GCSE & VTQ Results

Commenting on the 2023 GCSE and VTQ results published today, Martin Hodge, Community’s Head of Education Policy said:

Congratulations to all those in England, Wales and Northern Ireland celebrating achievements in the 2023 GCSE and Vocational results.  Community also sends its warmest congratulations to all those parents, teachers, school leaders and support staff who have played such a significant role throughout.


Disruption & Anxiety

We are aware that the news has been reporting on the decision by Government to continue with its planned return to pre-pandemic grading.  This policy means grades are similar to 2019 but around 5 percentage points lower at grade 4/C over 2022 and means that this year’s awards should not be compared to those received during the pandemic.

Community has raised concerns about this grade restoration especially in light of the more sensitive approaches taken in Wales and Scotland.  These students were the first cohort to have completed a full GCSE course but did so following a significantly disrupted KS3 which has caused high levels of anxiety.

According to Ofqual, 15% of students report themselves to be highly ‘test anxious’, with female students more likely to be affected.  For these students, their levels of stress and anxiety are high enough that their wellbeing and exam performance can be negatively affected.  Over 600,000 students sit GCSEs each year, which means that there may be as many as 100,000 students experiencing test anxiety each year and this return to a 2019 grade distribution could mean the difference between success and failure is even more acute.

Girls continue to outperform boys at all levels, achieving 7.7pp better at grades 4/C and above, although the gap is closing slowly.  And once again there are significant regional differences with London outperforming the rest of England.  At grade 7/A students in London performed 4pp better than in any other English region and at grade 4/C students in London achieved 9pp higher than comparable students in the West Midlands.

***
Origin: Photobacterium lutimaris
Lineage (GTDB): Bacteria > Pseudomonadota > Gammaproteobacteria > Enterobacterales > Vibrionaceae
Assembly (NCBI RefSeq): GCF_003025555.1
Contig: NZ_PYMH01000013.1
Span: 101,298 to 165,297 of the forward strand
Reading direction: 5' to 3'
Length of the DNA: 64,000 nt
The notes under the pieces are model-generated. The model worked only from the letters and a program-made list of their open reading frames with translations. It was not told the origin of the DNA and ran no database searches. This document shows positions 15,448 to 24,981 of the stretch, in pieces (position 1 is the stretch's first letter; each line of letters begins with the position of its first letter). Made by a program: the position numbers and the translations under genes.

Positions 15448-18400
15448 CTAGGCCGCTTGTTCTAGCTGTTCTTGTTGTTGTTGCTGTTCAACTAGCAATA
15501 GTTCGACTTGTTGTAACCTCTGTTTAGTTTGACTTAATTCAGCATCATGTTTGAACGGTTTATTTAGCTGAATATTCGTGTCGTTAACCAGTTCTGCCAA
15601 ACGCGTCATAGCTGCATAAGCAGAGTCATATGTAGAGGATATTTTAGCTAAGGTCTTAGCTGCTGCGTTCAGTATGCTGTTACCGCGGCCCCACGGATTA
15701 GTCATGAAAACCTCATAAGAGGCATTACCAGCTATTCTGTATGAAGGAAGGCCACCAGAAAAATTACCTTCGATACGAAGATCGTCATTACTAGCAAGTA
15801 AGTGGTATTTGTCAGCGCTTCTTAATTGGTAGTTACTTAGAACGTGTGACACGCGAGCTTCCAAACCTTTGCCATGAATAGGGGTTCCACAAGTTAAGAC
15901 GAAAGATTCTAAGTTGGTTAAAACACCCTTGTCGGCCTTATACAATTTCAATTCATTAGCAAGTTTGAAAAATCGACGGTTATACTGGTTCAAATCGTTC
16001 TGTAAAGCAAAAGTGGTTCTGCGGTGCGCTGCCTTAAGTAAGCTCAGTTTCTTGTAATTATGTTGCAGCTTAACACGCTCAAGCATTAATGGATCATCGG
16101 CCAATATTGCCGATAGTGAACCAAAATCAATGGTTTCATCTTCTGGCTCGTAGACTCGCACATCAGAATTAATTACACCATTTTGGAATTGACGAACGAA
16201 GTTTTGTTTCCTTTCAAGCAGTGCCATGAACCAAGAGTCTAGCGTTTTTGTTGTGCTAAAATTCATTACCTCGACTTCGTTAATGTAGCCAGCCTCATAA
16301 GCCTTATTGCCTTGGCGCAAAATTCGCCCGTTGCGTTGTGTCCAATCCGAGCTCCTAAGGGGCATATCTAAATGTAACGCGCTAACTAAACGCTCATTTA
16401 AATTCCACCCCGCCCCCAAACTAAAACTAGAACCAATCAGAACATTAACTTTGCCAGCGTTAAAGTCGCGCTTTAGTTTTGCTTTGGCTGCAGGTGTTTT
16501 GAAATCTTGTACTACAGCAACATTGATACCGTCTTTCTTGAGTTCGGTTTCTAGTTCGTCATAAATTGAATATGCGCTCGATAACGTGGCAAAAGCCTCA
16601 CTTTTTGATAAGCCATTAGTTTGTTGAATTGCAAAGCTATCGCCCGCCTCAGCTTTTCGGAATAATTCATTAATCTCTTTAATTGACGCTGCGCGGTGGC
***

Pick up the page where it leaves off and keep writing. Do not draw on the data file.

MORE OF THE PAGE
Entries & Outcomes

Entries have increased by 3.4% this year (more than the population growth of 2.1%) such that this year over 6 million GCSE and Level 1 and 2 VTQ results have been issued today.

Entries for Welsh, both as a first and second language, remain stable compared to last year but up 10% compared to 2019.  There has been significant growth in the number of students taking Business Studies (up 14.8% to 123,166), Computing (up 11.6% to 90,558) and Spanish (up 11.3% to 125,651), though French remains the most popular modern foreign language with 130,901 entries.

Compared to 2019, results this year are up slightly:

  • 7/A up 1.2pp from 20.8% to 22.0%
  • 4/C up 0.9pp from 67.3% to 68.2%
  • 1/G down 0.3pp from 98.3% to 98.0%.

This means that 142,000 more students have achieved top grades compared to 2019, but in comparison to last year’s grades, results have fallen an average of 4.5pp across grades 4/C and above potentially affecting over 295,000 students.

Results in Maths and English show marginal increases over 2019 with English results at 4/C up 2.7pp and up 1.5pp in Maths.  Science results are also up 1.2pp at 4/C for those taking the Double Award and remain stable in Physics, Chemistry and Biology.

Sadly, we continue to see the same pattern in GCSE Arts subjects as was seen in last week’s A Level results.  Entries in Art and Design are down 3.6%, down in Drama 7.3%, and have plummeted 12.5% in Music.



Academic progress will never be a straightforward thing to measure, which is why a straightforward exam will fail to capture the full range of knowledge of every student.  Maybe now is the time to consider a huge change.  What is the purpose, when education or training must continue until 18, of subject exams at 16?  What does that tell us as educators and what is the value for the learner?  Is it still appropriate in the twenty-first century to be using nineteenth century assessment methods?  Or is now the time to move on to something new, something which reflects the wholeness of education rather than focusing on a narrow set of academic measures?



Whatever the future holds, whatever the next steps, whatever the outcome received, today is a day to rejoice and celebrate the hard work and dedication of the staff, students and those who surround them.

Congratulations from Community!


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